ResearchCategory:Research Journal Articles

Writing knowledge, practices, efficacy, interests, and beliefs of deaf education teachers: A randomized controlled trial

Writing teachers play an extraordinarily important role in their students’ writing development. Teachers’ motivational beliefs, such as attitudes toward writing,
perceptions of their efficacy to teach writing, or preparation to use evidence based instructional practices, impact their writing instruction, which directly affects
the advancement of students’ writing skills. Deaf writers are a subpopulation of writers who may face discriminatory beliefs toward their writing development
stemming from ableism, audism, or linguicism. Deaf education teachers may doubt their abilities to teach bilingual/multilingual students or teach deaf students
experiencing language deprivation. The current study investigates whether deaf education teachers’ beliefs can be fostered through an intensive one-year
professional development (PD) program designed specifically for deaf education teachers. In this randomized controlled trial, we examine the extent to which the
participation of deaf education teachers in specialized PD and subsequent writing instruction implementation (n = 26) impacts their pedagogical content knowledge, use of evidence-based practices for teaching writing, interest, attitudes, efficacy in teaching writing, and epistemological beliefs about writing compared to teachers in a business as usual condition (n = 24). Pre-post regression analyses indicate statistically significant group differences (with the treatment group scoring higher) on all variables except attitude and some epistemological beliefs. We speculate that specialized, sustained PD paired with supported implementation of writing instruction and ongoing teacher reflection are contributing factors to changes in teachers’ motivational beliefs.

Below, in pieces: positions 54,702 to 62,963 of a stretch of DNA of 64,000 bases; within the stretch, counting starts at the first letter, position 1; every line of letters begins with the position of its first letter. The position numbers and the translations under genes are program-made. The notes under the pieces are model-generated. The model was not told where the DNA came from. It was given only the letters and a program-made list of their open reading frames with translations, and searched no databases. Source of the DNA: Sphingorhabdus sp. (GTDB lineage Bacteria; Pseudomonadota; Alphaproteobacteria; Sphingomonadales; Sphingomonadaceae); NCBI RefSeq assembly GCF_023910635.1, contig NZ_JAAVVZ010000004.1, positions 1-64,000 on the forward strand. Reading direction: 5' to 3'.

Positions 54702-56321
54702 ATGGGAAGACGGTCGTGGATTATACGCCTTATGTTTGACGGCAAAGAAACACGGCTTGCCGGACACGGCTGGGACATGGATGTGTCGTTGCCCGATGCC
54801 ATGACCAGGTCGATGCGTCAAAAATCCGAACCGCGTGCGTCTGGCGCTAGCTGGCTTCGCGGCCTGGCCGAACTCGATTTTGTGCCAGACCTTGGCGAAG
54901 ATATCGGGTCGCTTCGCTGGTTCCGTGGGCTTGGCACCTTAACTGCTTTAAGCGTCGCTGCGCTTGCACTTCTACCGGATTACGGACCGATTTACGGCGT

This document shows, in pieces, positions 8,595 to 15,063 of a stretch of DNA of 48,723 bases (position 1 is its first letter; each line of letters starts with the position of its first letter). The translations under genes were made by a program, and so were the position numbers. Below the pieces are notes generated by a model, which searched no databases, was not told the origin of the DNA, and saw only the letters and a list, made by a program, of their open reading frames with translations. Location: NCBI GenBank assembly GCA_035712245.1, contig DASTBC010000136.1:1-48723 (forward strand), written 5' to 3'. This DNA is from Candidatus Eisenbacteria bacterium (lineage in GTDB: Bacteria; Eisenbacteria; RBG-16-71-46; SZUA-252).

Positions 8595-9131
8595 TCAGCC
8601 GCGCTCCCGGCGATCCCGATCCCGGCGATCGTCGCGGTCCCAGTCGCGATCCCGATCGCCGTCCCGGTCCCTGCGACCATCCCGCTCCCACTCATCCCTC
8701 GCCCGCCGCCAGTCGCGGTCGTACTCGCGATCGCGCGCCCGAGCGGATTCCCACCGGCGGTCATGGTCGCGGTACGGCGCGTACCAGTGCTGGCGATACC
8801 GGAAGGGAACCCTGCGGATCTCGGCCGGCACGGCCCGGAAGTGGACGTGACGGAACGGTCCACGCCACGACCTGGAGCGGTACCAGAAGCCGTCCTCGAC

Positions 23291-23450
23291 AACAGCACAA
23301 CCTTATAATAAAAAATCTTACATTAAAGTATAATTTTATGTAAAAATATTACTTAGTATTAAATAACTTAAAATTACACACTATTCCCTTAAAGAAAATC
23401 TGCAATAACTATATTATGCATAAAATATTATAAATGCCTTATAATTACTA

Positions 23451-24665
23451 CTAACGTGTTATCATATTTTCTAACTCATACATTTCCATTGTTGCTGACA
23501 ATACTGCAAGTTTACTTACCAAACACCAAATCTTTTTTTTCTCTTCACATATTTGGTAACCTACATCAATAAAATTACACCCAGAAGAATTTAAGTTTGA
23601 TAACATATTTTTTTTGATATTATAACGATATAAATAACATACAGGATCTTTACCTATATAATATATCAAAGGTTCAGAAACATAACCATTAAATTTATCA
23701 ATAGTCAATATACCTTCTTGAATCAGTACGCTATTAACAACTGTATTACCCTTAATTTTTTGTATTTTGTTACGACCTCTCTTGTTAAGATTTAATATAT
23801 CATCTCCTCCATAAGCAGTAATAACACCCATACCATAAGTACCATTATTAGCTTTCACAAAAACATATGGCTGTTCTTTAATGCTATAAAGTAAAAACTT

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ResearchCategory:Research Journal Articles

Teacher Reports Of Secondary Writing Instruction With Deaf Students

Since students’ writing skills are largely shaped by the quality of instruction they receive, we can learn from what teachers report about their beliefs and approaches to the teaching and learning of writing. This study explores the state of writing instruction at secondary levels with deaf and hard of hearing (DHH) students